This is a partial transcript of "The Big Story With John Gibson," October 3, 2006, that has been edited for clarity.

JOHN GIBSON, HOST: Move over Clydesdales, here comes Bud.TV. Anheuser-Busch online is starting a TV channel geared towards young drinkers. The question is at this moment, how young? It doesn't take much for underage Web surfers to find something like Bud TV.

With me now is Anheuser-Busch vice president of global media and sports marketing, Tony Ponturo. Also joining us from New York is FOX business correspondent Dagen McDowell.

So, Tony, first of all, Bud TV does what?

TONY PONTURO, ANHEUSER-BUSCH: Bud TV is going to be an online network to reach the 21- to 34-year-old adult. It will be fun, entertaining.

GIBSON: What will it have on it?

PONTURO: It's going to have eight channels. We're going to do our own shows. It's only going to be small clips, a minute to five-minute, nothing really in length. Won't see a lot of commercials. A lot of people think it's going to be a lot of commercials. It's going to be product integration.

GIBSON: How are you going to keep underage kids from going on a site like this and getting ginned up to go drink your product?

PONTURO: Well, the first thing we're going to do is card you when you come on. And we realize, you know — we don't go on until February 5 — so that's maybe not going to be enough, so now we're looking at forms of verification that I think will satisfy everybody, that if you come on this site, you're going to be 21 and above.

GIBSON: Hey, Dagen, from a business point of view, tell the audience why Tony Ponturo is trying to reach these 21 to 35 year olds?

DAGEN MCDOWELL, FOX NEWS BUSINESS CORRESPONDENT: Because that audience — those are the beer-drinking audience. They're young, they're up-and-coming. These are the folks that every advertiser wants to go after, and no better place than to go on the Internet.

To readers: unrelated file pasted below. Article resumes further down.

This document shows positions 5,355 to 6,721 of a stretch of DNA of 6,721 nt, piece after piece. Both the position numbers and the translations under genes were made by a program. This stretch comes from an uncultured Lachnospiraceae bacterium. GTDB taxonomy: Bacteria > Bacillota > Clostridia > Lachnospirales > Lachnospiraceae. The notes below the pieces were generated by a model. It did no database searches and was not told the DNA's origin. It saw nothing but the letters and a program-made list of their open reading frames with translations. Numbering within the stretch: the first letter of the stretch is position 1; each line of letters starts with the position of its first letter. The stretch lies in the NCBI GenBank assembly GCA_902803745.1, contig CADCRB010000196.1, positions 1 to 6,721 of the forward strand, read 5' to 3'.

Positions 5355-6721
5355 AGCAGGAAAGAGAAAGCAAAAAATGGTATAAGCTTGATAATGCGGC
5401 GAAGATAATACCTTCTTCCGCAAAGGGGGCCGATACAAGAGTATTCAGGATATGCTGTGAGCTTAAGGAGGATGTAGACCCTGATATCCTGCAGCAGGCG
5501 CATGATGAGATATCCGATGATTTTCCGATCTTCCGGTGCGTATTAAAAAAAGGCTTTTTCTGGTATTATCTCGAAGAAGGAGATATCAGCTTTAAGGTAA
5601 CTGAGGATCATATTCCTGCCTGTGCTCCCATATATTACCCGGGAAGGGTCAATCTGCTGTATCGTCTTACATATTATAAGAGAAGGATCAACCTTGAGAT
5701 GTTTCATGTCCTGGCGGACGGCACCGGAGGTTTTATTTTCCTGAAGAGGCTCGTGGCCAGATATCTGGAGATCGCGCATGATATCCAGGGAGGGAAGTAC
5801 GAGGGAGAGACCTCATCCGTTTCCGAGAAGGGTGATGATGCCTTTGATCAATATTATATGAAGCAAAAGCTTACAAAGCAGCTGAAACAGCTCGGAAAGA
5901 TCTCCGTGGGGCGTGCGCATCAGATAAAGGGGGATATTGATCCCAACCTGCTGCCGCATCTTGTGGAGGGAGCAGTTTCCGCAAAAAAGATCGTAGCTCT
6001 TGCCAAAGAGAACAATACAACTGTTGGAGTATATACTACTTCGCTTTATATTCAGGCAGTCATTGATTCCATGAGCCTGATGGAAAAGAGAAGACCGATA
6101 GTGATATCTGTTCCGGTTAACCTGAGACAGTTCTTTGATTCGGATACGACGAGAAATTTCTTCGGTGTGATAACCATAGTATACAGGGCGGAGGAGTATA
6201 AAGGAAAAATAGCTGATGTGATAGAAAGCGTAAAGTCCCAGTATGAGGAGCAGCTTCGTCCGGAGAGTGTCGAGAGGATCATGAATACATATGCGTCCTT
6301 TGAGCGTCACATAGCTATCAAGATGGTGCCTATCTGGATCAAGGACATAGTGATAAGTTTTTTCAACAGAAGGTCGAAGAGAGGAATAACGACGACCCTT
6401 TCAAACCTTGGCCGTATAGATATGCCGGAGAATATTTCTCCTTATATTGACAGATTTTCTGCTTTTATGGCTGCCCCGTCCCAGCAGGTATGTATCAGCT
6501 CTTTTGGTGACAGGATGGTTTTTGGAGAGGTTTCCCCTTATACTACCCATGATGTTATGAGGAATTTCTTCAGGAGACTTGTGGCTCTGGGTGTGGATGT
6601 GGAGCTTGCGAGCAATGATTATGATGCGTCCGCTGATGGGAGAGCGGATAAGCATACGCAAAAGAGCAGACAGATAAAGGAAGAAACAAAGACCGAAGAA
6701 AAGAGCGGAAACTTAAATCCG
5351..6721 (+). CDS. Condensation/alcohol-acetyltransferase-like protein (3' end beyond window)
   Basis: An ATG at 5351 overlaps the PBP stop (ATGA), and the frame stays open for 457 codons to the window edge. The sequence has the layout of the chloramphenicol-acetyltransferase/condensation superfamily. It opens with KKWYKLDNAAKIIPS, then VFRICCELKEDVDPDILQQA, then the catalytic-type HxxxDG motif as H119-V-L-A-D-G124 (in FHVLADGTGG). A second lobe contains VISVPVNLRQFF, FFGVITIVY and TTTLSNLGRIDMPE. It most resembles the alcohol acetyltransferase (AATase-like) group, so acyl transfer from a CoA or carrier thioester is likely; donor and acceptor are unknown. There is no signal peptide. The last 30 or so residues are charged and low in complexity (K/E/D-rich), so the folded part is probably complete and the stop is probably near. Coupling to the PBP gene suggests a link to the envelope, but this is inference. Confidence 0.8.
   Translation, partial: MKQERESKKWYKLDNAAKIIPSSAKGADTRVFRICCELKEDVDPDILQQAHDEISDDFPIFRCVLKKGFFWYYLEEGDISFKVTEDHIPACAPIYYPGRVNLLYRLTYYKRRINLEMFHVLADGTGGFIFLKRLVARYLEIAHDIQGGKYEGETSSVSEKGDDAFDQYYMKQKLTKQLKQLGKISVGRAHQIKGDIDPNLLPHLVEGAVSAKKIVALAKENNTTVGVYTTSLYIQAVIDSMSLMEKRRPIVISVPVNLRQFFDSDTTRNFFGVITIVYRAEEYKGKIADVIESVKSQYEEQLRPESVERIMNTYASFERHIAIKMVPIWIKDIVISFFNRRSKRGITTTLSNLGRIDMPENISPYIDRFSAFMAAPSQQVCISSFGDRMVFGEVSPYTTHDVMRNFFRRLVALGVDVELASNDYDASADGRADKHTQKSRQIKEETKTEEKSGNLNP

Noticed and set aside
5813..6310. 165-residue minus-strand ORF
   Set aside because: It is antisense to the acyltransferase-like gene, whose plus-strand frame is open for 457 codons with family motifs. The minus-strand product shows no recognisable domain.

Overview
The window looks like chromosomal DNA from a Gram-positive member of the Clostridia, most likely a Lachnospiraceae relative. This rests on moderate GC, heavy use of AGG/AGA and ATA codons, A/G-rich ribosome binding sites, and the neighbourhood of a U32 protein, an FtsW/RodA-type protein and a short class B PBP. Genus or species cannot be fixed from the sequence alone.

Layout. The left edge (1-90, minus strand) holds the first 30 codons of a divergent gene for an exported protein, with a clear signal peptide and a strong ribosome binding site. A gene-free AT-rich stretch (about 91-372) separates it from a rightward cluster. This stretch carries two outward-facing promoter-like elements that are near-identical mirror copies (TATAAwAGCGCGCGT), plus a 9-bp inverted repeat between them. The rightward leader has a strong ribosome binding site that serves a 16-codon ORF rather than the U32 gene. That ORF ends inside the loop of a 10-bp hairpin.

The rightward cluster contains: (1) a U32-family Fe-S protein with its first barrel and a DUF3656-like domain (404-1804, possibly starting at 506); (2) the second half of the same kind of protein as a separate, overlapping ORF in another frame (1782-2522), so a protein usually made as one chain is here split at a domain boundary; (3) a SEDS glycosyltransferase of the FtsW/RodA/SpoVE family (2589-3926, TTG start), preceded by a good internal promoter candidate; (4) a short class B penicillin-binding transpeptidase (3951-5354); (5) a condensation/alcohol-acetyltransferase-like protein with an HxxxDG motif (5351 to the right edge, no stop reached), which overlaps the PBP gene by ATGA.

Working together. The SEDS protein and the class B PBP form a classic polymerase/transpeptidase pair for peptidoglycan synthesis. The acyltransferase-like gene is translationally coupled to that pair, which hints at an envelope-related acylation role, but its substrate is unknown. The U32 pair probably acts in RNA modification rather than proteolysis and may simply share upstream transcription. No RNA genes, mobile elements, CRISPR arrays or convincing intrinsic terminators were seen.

The Internet is seeing explosive growth in advertising dollars, but Bud is doing something unusual because they're starting to create their own content. They're going to create TV channels, and that's really something utterly unusual here.

But one thing that Tony and Bud need to worry about is, if these channels appear too commercial, there could be a backlash against these young guys they're going after because there's a real feeling out there, anti-corporate sentiment. You have to kind of hide the ads, which I'm sure Bud is going to try and do.

GIBSON: Well, what are you going to do about that, Tony?

PONTURO: It's going to be very relevant, and you may be surprised. You may not even see a brand identification in a particular show. You know, we understand the subtlety. We understand this consumer group wants to be entertained, they don't want to be overcommercialized, and we think they'll reward us for understanding that sensitivity that we're talking about.

GIBSON: Why is it you think those 21 to 35 year olds will go to the Internet rather than just turn on the TV?

PONTURO: Well, we're sort of going — 20 years ago, we went through the satellite explosion. You're celebrating your 10th anniversary. You know, I started in this business when there were three networks, you know. Now we have 500 channels, and now this next generation of millennials, as they're sort of called, turning 21 since the year 2000, are now growing up on the Internet. This is their medium, and this is where they're spending time.

GIBSON: Dagen, is he right about that?

MCDOWELL: Absolutely. Just look at the success and popularity of a site like YouTube or even other — one that News Corp owns, MySpace.com. That is — it's explosive growth. This is where young people go to get their entertainment. They're downloading TV shows. They're even downloading movies over the Internet. They're not turning on their regular old TV sets, and that's the audience that Bud is going after.

GIBSON: So, Tony, this starts in February. How much usage do you project right away?

PONTURO: Well, you know, we're sort of looking — YouTube has about 3.5 million monthly unique adults, 21 to 34, and that's growing. Could we be there a year from February 5? That would be a nice goal to have.

GIBSON: Tony Ponturo, Anheuser-Busch, also known as Bud, and of course our FOX News business correspondent, Dagen McDowell, back in New York. Dagen, thank you very much.

Content and Programming Copyright 2006 FOX News Network, LLC. ALL RIGHTS RESERVED. Transcription Copyright 2006 Voxant, Inc. (www.voxant.com), which takes sole responsibility for the accuracy of the transcription. ALL RIGHTS RESERVED. No license is granted to the user of this material except for the user's personal or internal use and, in such case, only one copy may be printed, nor shall user use any material for commercial purposes or in any fashion that may infringe upon FOX News Network, LLC'S and Voxant, Inc.'s copyrights or other proprietary rights or interests in the material. This is not a legal transcript for purposes of litigation.